In ‘Norman,’ Richard Gere Charms as a ‘New York Fixer’

Richard Gere as Norman Oppenheimer. Sony Pictures Classics

New York-born Israeli filmmaker Joseph Cedar specializes in telling tales of disenfranchised men seeking prestige in challenging circumstances. His previous effort, Footnote, was a bore about a father and son competing for attention in the realm of Talmudic scholarship. Now comes the impossibly titled Norman: The Moderate Rise and Tragic Fall of a New York Fixer, enhanced by a lively, lonely and likeable performance by Richard Gere as a New York “macher”, or con man—one of those nattily dressed guys you see browsing Bergdorf’s without buying anything, the ones who know the price of everything and the aesthetic value of nothing at all. Norman is a pathetic nobody in a wool cap and a camel hair Brooks Brothers polo coat who is always on the verge of scoring big but never getting a foot inside the door of any place important long enough to get past the free hors d’ouerves.


NORMAN: THE MODERATE RISE AND TRAGIC FALL OF A NEW YORK FIXER ★★1/2

(2.5/4 stars)

Written and directed by: Joseph Cedar

Starring: Richard Gere, Lior Ashkenazi and Michael Sheen

Running time: 117 mins.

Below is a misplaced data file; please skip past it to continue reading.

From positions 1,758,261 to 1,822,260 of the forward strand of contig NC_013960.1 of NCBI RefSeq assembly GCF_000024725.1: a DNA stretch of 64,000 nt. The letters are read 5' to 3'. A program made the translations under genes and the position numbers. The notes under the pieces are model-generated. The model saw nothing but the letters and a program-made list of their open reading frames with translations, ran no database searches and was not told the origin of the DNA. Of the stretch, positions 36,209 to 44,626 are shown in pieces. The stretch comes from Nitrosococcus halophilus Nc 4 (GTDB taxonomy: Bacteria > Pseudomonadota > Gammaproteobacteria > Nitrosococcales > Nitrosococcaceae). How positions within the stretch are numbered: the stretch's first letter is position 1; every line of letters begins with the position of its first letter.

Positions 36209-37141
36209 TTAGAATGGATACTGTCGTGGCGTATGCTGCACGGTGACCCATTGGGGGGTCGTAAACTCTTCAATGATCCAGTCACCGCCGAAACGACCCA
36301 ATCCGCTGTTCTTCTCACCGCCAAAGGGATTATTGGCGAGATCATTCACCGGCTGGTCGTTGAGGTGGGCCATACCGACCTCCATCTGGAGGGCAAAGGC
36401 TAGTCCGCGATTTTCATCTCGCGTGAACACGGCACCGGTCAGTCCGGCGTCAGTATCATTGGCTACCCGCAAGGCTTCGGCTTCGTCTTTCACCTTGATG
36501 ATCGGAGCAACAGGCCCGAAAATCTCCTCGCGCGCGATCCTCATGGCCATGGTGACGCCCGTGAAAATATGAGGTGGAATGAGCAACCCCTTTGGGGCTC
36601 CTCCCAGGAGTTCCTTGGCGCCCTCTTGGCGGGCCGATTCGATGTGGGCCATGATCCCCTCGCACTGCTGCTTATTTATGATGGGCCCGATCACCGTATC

This time Norman Oppenheimer, a high-class chiseler and professional flim-flam, almost hits the jackpot. After a series of flops, the seasoned actor deserves applause for his art-house marketed performance, but the film itself doesn’t have the commercial appeal it needs to survive more than the star’s benevolent reviews. It’s amusing to watch him weasel his way into the power bases of Manhattan’s movers and shakers in business and finance, pretending to be a high-class “consultant” who comes equipped with a fast line and a notable business which is, in actuality, nothing more than a cell phone. Then he meets a visiting Israeli politician with connections (Lior Ashkenazi) and insinuates himself into the man’s good graces by buying him an expensive pair of shoes he cannot afford. The man is impressed and Norman thinks his gratitude will lead to a few classy dinner-party invitations. Little does he know that his new friend will, in three years, become Israel’s prime minister. It’s time to call in his favors, but the man is now universally important and hugely inaccessible, just when Norman’s circle starts asking him to pay off old debts with checks he cannot cash.   The rest of the film devotes itself to the ways Norman is forced to crawl out of the hole he’s dug and save his tarnished reputation.

Unfortunately, the situations writer-director Cedar dreams up for Norman are only intermittently original, reminders of everything from Robert DeNiro in The King of Comedy to every role ever written for Phil Silvers. Mr. Gere saves the day, investing Norman with sad, quirky mannerisms and a variety of desperate character revelations that make him tragic and lovable at the same time. The late script twists, in which Norman employs his talent as a fixer to “fix” the prime minister on a level of international intrigue, are nothing short of preposterous, but watching Richard Gere’s charm and sweetness, as he turns into a metaphor for the nobodies of the world who hock their souls to be somebodies, is something very special indeed.